If the hotlink above does not work for you, you can also copy and paste the URL below into your web browser:

https://www.research.net/s/28NVJJD

As always, participation in the AHAP benchmarking survey is anonymous. We will share statistical results with members shortly after the close of the survey. We hope you’ll take the time to participate in this latest survey!

 

Joint Commission releases latest “Speak Up” campaign addition

The Joint Commission has published its latest brochure in its ongoing Speak Up ™ campaign, entitled “Speak Up: What you need to know about your serious illness and palliative care.” The Speak Up program is intended to help raise patient awareness about their health and to help them take ownership of their own care.

This latest brochure, created in conjunction with the American Academy of Hospice and Palliative Medicine, Association of Professional Chaplains, Center to Advance Palliative Care, Hospice and Palliative Nurses Association, Lance Armstrong Foundation, National Association of Social Workers, and National Hospice and Palliative Care Organization, is intended to help patients better understand what to expect from their illness and how they and their family members can help lessen the burden of common side effects of palliative care.

For more on this and other Speak Up campaigns, check out The Joint Commission’s website.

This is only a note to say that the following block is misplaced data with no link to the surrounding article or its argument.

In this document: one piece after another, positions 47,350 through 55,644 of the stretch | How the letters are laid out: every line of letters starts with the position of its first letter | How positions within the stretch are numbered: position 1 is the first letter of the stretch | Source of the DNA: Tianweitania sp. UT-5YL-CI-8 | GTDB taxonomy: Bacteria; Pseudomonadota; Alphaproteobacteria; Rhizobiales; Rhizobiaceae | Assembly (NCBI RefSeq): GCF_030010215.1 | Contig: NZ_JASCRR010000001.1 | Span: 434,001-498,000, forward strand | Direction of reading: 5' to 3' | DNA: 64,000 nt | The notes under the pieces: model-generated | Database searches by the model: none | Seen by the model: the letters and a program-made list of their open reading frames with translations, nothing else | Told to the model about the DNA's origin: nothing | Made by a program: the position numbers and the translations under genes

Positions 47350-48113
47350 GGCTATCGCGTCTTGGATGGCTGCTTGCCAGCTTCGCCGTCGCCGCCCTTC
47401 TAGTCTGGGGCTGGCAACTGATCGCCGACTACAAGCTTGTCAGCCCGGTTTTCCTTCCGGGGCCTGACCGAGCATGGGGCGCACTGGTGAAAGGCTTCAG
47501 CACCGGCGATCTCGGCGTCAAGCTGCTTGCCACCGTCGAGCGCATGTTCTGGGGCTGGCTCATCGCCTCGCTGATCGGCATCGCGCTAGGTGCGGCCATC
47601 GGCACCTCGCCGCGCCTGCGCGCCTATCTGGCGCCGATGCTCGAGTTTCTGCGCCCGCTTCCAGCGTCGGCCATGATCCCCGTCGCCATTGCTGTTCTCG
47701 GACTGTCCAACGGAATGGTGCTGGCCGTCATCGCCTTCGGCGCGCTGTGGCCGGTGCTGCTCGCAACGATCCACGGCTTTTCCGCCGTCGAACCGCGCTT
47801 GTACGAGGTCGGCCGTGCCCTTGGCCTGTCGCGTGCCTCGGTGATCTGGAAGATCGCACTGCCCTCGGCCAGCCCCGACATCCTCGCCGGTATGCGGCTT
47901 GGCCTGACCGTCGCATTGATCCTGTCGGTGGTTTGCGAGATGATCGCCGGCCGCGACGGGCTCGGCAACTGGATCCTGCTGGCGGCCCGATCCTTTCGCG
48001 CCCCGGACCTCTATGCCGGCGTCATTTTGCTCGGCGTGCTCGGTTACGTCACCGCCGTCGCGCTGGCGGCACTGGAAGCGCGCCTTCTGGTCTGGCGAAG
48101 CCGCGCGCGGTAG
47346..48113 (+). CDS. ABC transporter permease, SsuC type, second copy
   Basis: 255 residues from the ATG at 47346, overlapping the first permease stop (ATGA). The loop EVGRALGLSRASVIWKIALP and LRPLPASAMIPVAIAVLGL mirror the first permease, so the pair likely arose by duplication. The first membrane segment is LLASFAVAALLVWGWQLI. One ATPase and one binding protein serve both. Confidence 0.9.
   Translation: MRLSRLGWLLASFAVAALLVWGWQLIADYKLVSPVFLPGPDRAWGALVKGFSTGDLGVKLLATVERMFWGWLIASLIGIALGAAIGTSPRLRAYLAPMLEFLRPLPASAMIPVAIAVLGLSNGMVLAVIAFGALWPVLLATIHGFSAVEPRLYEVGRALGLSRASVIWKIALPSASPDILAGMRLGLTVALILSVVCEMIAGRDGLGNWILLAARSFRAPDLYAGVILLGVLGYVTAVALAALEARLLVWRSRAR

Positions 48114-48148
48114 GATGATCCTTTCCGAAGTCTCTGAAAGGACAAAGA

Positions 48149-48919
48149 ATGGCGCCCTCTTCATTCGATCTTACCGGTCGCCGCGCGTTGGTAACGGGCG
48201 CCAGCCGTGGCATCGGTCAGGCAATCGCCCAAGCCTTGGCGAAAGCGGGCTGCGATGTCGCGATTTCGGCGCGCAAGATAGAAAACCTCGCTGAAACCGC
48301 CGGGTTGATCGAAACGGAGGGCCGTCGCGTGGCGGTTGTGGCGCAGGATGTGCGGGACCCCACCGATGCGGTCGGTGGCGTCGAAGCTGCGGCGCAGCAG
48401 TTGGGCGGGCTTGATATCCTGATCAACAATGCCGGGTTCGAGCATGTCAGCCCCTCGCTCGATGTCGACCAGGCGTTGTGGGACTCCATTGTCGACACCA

Latest AHAP benchmarking survey launched

Hello, AHAP members. We have just launched our latest members-only benchmarking survey, and would like to invite you to participate. In this latest survey we look at the most-cited Joint Commission standards (or equivalents, for non-Joint Commission accredited facilities) and how they have impacted our members’ organizations and survey results. You can participate in the survey by clicking here.

If the hotlink above does not work for you, you can also copy and paste the URL below into your web browser:

https://www.research.net/s/28NVJJD

As always, participation in the AHAP benchmarking survey is anonymous. We will share statistical results with members shortly after the close of the survey. We hope you’ll take the time to participate in this latest survey!

 

Job Opportunity – Charlottesville

Hello, AHAP members. Every so often the association is approached by an organization seeking an accreditation professional and asks us to share a job posting. We’re happy to provide this service for our members whenever we can. Below is the complete listing for an opportunity we were informed of just today:

Accreditation and Regulatory Coordinator

University of Virginia Health System